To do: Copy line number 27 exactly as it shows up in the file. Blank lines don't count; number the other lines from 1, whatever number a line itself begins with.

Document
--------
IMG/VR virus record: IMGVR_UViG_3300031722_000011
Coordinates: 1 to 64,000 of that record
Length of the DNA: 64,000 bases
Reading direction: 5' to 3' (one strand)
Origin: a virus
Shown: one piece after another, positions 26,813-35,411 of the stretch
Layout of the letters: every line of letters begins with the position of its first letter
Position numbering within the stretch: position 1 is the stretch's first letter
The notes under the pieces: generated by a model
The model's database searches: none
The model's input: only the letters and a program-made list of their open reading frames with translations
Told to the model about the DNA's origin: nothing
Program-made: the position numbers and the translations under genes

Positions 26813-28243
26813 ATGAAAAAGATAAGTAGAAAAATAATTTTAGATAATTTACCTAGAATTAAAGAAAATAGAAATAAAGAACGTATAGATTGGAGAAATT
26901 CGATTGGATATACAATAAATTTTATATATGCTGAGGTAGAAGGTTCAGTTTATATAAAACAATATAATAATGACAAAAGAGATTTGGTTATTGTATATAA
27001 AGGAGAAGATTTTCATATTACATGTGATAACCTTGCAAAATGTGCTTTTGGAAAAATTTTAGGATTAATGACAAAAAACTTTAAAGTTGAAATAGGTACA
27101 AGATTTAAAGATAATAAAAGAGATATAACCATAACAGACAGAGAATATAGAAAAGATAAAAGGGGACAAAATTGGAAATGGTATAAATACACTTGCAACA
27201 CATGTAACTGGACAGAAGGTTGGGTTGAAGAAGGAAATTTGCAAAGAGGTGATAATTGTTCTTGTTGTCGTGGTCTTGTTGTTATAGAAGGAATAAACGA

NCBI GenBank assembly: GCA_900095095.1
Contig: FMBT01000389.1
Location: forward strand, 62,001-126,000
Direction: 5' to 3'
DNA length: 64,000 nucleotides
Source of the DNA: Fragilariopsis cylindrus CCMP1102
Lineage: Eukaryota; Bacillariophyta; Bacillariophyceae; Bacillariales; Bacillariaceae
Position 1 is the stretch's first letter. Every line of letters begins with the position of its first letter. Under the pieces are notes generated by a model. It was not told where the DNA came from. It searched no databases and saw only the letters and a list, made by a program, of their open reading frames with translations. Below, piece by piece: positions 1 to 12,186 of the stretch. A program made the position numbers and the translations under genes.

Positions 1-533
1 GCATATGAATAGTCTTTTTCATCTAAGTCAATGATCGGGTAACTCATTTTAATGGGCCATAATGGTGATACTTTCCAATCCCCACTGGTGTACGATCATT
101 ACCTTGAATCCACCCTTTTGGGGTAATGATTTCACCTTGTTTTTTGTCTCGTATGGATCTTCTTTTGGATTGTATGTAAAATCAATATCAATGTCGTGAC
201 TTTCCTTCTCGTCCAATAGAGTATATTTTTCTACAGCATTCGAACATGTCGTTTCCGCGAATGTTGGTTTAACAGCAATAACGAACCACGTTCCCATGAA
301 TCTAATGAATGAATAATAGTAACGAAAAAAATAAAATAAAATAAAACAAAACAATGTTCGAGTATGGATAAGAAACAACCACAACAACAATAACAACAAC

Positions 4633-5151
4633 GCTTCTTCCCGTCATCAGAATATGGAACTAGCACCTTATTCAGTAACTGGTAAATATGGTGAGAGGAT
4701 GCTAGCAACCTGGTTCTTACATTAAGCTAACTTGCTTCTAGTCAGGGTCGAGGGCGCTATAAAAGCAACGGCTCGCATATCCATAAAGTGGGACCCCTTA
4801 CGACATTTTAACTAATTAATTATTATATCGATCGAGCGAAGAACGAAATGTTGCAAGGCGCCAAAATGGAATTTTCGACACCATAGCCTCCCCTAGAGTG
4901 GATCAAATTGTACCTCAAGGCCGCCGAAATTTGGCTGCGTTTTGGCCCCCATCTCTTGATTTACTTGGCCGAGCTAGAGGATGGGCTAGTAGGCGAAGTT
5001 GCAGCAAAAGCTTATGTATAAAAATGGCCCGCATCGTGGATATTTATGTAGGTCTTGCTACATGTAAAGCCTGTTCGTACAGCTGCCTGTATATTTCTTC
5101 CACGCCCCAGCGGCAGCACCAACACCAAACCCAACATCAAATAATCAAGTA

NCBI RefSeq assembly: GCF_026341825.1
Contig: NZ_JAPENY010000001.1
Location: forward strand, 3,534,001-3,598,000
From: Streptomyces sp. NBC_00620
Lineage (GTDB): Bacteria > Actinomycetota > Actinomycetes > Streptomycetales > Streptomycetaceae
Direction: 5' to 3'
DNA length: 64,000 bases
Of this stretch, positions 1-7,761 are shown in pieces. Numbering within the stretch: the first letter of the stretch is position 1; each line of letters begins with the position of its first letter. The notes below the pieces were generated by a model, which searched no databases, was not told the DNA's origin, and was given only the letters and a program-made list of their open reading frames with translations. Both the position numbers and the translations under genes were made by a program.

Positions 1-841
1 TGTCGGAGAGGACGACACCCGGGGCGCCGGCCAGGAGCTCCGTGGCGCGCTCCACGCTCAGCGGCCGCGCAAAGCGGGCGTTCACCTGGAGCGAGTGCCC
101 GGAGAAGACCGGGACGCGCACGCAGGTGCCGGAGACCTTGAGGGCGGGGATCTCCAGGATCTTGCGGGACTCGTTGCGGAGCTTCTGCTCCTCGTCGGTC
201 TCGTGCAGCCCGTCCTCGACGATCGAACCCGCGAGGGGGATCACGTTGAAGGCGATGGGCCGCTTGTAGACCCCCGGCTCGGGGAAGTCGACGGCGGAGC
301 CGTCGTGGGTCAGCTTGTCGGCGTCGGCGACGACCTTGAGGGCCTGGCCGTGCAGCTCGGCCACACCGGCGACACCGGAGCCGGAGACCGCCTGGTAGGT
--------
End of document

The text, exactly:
Position 1 is the stretch's first letter. Every line of letters begins with the position of its first letter. Under the pieces are notes generated by a model. It was not told where the DNA came from. It searched no databases and saw only the letters and a list, made by a program, of their open reading frames with translations. Below, piece by piece: positions 1 to 12,186 of the stretch. A program made the position numbers and the translations under genes.